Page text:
Mon Dec 20 13:13:07 2010
Approvals Received: 



Approvals Pending:  College/Dean > Catalog  
Effective Status:  Active  
Effective Term:  1119  Fall 2011  
Course:  BBE 4012  
Institution: Campus: 
UMNTC  Twin Cities UMNTC  Twin Cities 

Career:  UGRD  
College:  TIOT  College of Science and Engineering  
Department:  11032  Bioproducts & Biosyst Engineer  
General  
Course Title Short:  Trans in Biological Process I  
Course Title Long:  Transport in Biological Processes I  
MaxMin Credits for Course: 
4.0 to 4.0 credit(s)  
Catalog Description: 
An introductory course in fluid mechanics. Fluid statics and kinematics. Differential and finite control volume analysis with continuity, momentum, and energy equations. Bernoulli and Euler Equation. Dimensional analysis. Potential flow. NonNewtonian Fluids. Applications to biological fluids & biological systems will be emphasized.  
Print in Catalog?:  Yes  
CCE Catalog Description: 
<no text provided>  
Grading Basis:  AF only  
Topics Course:  No  
Honors Course:  No  
Delivery Mode(s):  Classroom  
Instructor Contact Hours: 
4.0 hours per week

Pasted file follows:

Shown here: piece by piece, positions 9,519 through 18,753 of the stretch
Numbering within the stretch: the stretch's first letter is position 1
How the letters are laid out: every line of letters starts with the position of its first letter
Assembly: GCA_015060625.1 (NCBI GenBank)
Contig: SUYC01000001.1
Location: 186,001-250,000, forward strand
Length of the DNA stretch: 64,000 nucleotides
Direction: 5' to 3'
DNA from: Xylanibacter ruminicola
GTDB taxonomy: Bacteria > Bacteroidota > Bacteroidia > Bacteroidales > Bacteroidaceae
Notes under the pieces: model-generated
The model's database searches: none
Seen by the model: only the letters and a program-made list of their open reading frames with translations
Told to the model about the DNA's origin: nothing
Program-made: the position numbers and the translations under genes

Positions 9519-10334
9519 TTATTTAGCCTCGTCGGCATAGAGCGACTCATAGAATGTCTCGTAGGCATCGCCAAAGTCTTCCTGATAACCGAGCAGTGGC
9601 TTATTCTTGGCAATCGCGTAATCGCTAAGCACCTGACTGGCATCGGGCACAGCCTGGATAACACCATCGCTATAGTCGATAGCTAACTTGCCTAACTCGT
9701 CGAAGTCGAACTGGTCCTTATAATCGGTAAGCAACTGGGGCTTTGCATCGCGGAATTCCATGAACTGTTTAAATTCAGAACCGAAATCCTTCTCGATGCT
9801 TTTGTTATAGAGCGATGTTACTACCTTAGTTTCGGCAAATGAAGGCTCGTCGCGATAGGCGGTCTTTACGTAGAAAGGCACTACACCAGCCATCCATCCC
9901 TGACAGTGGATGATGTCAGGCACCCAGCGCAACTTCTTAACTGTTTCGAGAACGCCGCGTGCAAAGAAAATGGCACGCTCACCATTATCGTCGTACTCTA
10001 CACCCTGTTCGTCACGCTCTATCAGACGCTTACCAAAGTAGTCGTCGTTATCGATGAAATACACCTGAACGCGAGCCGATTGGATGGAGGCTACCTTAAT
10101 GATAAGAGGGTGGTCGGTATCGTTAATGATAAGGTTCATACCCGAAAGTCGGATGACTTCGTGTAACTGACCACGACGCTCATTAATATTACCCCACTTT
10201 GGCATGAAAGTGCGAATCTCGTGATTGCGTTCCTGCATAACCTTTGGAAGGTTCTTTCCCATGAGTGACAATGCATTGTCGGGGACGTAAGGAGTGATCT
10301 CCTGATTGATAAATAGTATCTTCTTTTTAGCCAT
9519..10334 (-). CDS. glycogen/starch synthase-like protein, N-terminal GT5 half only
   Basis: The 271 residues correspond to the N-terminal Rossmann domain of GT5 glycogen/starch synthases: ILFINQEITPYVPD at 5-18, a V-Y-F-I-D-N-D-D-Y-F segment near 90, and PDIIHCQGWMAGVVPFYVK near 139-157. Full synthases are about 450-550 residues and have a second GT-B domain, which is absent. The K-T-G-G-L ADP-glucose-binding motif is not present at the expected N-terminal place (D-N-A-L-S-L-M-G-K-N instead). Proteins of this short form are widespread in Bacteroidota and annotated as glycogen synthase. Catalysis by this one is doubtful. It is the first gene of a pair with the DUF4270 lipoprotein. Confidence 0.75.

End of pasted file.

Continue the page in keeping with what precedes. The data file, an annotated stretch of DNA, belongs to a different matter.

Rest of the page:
Years most frequently offered: 
Every academic year  
Term(s) most frequently offered: 
Fall  
Component 1: 
LEC (with final exam) 

Component 2: 
LAB (no final exam) 

AutoEnroll Course: 
Yes  
Graded Component: 
LAB  
Academic Progress Units: 
Not allowed to bypass limits. 4.0 credit(s) 

Financial Aid Progress Units: 
Not allowed to bypass limits. 4.0 credit(s) 

Repetition of Course: 
Repetition not allowed.  
Course Prerequisites for Catalog: 
(MATH 2243 or 2373), (MATH 2263 or 2374), BBE 3001, PHYS 1302W  
Course Equivalency: 
No course equivalencies  
Consent Requirement: 
No required consent  
Enforced Prerequisites: (coursebased or noncoursebased) 
No prerequisites  
Editor Comments:  New Course  
Proposal Changes:  New Course  
History Information:  <no text provided>  
Faculty Sponsor Name: 
Mrinal Bhattacharya  
Faculty Sponsor Email Address: 
bhatt002@umn.edu  
Student Learning Outcomes  
Student Learning Outcomes: 
* Student in the course:
 Can identify, define, and solve problems